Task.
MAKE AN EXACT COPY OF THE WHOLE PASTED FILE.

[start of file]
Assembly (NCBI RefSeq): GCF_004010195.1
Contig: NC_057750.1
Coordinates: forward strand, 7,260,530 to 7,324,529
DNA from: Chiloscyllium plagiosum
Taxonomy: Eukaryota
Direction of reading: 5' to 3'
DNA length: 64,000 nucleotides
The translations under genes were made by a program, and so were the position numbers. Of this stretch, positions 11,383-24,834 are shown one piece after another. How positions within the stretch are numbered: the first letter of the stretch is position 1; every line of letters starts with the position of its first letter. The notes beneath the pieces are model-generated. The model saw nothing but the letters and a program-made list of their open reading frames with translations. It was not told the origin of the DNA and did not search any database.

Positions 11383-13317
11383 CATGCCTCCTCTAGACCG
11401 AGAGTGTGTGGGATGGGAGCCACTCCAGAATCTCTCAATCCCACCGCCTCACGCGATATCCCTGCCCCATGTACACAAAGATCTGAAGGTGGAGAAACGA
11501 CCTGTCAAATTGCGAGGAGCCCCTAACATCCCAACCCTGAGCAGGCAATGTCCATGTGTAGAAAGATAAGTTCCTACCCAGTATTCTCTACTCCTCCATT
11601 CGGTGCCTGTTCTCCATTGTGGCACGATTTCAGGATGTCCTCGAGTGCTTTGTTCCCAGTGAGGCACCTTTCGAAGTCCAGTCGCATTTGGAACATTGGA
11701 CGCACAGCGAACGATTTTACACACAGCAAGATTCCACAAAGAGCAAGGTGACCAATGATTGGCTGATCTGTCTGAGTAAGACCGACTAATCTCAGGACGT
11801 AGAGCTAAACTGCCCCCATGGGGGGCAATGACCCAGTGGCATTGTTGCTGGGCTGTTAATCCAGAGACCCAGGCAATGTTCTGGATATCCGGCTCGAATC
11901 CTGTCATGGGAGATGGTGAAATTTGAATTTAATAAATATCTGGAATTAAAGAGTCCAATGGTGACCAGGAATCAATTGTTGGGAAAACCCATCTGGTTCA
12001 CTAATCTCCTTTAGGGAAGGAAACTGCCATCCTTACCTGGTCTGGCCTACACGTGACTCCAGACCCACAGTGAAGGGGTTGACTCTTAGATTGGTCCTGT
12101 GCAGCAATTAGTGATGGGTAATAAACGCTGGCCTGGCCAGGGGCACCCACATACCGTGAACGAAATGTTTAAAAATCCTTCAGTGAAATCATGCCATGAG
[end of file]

Assembly (NCBI RefSeq): GCF_004010195.1
Contig: NC_057750.1
Coordinates: forward strand, 7,260,530 to 7,324,529
DNA from: Chiloscyllium plagiosum
Taxonomy: Eukaryota
Direction of reading: 5' to 3'
DNA length: 64,000 nucleotides
The translations under genes were made by a program, and so were the position numbers. Of this stretch, positions 11,383-24,834 are shown one piece after another. How positions within the stretch are numbered: the first letter of the stretch is position 1; every line of letters starts with the position of its first letter. The notes beneath the pieces are model-generated. The model saw nothing but the letters and a program-made list of their open reading frames with translations. It was not told the origin of the DNA and did not search any database.

Positions 11383-13317
11383 CATGCCTCCTCTAGACCG
11401 AGAGTGTGTGGGATGGGAGCCACTCCAGAATCTCTCAATCCCACCGCCTCACGCGATATCCCTGCCCCATGTACACAAAGATCTGAAGGTGGAGAAACGA
11501 CCTGTCAAATTGCGAGGAGCCCCTAACATCCCAACCCTGAGCAGGCAATGTCCATGTGTAGAAAGATAAGTTCCTACCCAGTATTCTCTACTCCTCCATT
11601 CGGTGCCTGTTCTCCATTGTGGCACGATTTCAGGATGTCCTCGAGTGCTTTGTTCCCAGTGAGGCACCTTTCGAAGTCCAGTCGCATTTGGAACATTGGA
11701 CGCACAGCGAACGATTTTACACACAGCAAGATTCCACAAAGAGCAAGGTGACCAATGATTGGCTGATCTGTCTGAGTAAGACCGACTAATCTCAGGACGT
11801 AGAGCTAAACTGCCCCCATGGGGGGCAATGACCCAGTGGCATTGTTGCTGGGCTGTTAATCCAGAGACCCAGGCAATGTTCTGGATATCCGGCTCGAATC
11901 CTGTCATGGGAGATGGTGAAATTTGAATTTAATAAATATCTGGAATTAAAGAGTCCAATGGTGACCAGGAATCAATTGTTGGGAAAACCCATCTGGTTCA
12001 CTAATCTCCTTTAGGGAAGGAAACTGCCATCCTTACCTGGTCTGGCCTACACGTGACTCCAGACCCACAGTGAAGGGGTTGACTCTTAGATTGGTCCTGT
12101 GCAGCAATTAGTGATGGGTAATAAACGCTGGCCTGGCCAGGGGCACCCACATACCGTGAACGAAATGTTTAAAAATCCTTCAGTGAAATCATGCCATGAG